Proptech Growth Strategy Brief Newsletter
HipCamp Growth Strategy
HipCamp is a double-sided marketplace for campers and land owners looking to host campers. Here's a quick 3-point strategy brief on how I'd aim to grow their user base and revenue.
"Grain of Salt" Warning: I write this newsletter with an outsider's understanding of the business in question. I am likely to make mistakes, leaps of judgement, and assumptions - that's what makes it fun.
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In some ways, urban and rural real estate markets are worlds apart from each other. In other ways, they're very similar.
No matter where land is, NOI (net operating income) is usually the key metric, and empowering land owners to increase NOI is always good business.
Enter HipCamp. To use a dated metaphor, it's essentially Airbnb for campsites. Property owners or managers can list their camp sites (or land that could be used as camp sites), and consumers can book and pay for access to these camp sites.
HipCamp had lots of early PR buzz because they were easy to understand and were playing to an under-appreciated subclass of the real estate world. This seems to have kicked off a very good consumer user acquisition engine. But like many marketplaces, supply constraint now seems to be their primary growth barrier.
Here's how I think they could unlock new levels of growth.
On the consumer booking side, HipCamp's SEO game is on point. They're ranking very highly for searches for "Camping in [City]" in many US locations. This is very important, since camping length of stays are likely shorter than hotel stays, and the average basket size will be much lower than Airbnb.
But campsites, like hotels, are deprioritized and subsumed into Google My Business's map view.
The easiest way around this is to buy Google Search Ads, which appear above the map view on all searches. With quality copy, HipCamp could get great click-through rates by positioning itself as the comparative marketplace for campsites, rather than the alternative of browsing dozens of websites to find the right place.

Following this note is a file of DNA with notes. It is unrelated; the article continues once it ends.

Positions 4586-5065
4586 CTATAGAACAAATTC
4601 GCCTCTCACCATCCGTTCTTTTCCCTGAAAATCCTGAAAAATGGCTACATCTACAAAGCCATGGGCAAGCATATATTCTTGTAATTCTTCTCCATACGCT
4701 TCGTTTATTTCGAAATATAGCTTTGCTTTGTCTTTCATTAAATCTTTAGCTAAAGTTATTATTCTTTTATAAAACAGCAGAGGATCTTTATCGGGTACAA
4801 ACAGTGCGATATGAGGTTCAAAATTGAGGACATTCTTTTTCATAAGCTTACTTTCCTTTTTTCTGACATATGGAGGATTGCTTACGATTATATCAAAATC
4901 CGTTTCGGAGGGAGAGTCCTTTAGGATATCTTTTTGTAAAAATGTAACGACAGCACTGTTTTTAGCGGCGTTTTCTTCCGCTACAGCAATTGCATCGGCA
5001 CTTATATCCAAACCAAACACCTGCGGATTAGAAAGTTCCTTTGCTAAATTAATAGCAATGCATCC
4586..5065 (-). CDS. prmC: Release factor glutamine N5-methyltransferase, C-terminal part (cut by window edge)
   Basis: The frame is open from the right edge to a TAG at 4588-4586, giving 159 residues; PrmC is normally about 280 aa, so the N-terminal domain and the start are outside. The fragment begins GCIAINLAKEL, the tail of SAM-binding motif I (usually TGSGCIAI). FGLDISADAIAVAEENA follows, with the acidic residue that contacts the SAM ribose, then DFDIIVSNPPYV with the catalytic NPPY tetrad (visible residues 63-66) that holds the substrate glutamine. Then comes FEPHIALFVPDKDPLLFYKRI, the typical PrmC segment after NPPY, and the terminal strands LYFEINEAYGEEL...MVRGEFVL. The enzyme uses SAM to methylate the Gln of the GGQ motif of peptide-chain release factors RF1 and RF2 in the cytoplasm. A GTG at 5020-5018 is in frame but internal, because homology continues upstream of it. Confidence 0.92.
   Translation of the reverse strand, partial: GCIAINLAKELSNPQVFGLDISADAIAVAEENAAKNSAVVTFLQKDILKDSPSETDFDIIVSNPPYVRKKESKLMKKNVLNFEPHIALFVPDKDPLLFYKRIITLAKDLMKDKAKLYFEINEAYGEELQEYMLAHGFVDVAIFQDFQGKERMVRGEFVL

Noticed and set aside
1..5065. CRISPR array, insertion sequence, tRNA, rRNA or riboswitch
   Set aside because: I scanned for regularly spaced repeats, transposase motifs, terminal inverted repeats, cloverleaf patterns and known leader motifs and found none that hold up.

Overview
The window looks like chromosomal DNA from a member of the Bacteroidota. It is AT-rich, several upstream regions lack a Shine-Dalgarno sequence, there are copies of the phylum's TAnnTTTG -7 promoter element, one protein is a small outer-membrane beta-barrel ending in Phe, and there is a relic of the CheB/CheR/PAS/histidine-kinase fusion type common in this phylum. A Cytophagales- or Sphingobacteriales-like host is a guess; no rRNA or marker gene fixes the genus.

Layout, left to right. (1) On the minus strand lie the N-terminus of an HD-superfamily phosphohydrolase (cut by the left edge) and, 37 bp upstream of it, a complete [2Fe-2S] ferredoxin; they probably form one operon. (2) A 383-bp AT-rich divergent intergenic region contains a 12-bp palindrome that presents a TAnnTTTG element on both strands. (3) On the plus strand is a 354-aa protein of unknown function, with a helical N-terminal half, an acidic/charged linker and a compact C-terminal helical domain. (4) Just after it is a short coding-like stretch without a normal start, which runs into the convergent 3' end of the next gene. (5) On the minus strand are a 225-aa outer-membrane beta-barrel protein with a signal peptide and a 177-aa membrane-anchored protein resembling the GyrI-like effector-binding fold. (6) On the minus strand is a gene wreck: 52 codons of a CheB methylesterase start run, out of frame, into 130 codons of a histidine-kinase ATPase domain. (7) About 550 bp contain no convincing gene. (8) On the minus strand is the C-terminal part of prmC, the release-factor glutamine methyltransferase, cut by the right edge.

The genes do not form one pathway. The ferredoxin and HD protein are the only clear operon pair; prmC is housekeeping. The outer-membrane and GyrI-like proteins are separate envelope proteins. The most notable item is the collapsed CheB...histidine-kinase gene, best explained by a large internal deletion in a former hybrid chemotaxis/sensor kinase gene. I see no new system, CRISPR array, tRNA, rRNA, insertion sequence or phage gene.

For campsite supply, things are not as clear. Though the gap is closing, the internet still forms a smaller part of the daily lives for rural people than urban people, due to factors like lagging internet speeds, older average ages, and the unavailability of digital services like ride sharing and delivery.
Because of this, targeted mailouts may be a useful avenue to consider. HipCamp has been around long enough to have likely reached all their early adopters and early majority audience - to reach the late majority, going analogue for this audience may help.
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It appears like HipCamp gets a ton of organic search traffic with it's well-positioned "30 Best Campgrounds near [City]" landing pages. That said, the landing page experience could do more to hold onto the traffic they produce.
Traffic acquired around such high-intent keywords are valuable, but fickle. They may buy right away, or they may go to another site and buy immediately after. To combat this, HipCamp should be trying to capture their email addresses with an exit intent popup. Offering email signups a $5 coupon code for signing up would be a small price to pay for a high intent user.
On the supply side, HipCamp runs social ads trying to get land owners to signup to host. The page they're sent to does a good job addressing obvious objections, but it very light on social proof, which is key in converting users in situations where trust is required. Producing high quality testimonial videos, quotes, and user generated content will go a long way to building trust with a group of people likely distrustful of a software company telling them what they can do with their land.
Beautiful outdoor places? Adventure? HipCamp is the perfect Instagram brand, and creating a user-generated content flywheel will go a long way toward building brand awareness and trust based of existing customers.
Hit customers with an email asking them to tag HipCamp in a photo or video of them at their campsite the morning of their check-out in exchange for being entered in a contest to win HipCash (HipCamp's credit system). This will both build brand affinity (because people will want to be consistent with their past behaviour) and create social proof amongst that customer's followers. HipCamp can then repurpose the best ones in their own social content to complete the flywheel.
It's likely that hosts using HipCamp will talk with their other friends about it at some point, so host retention should be paid close attention. There are no tricks here other than to make their experience as good as possible - great customer service, vetted guests, and gameified incentives that reward hosts for more bookings.
That's it for today. Thanks for reading!
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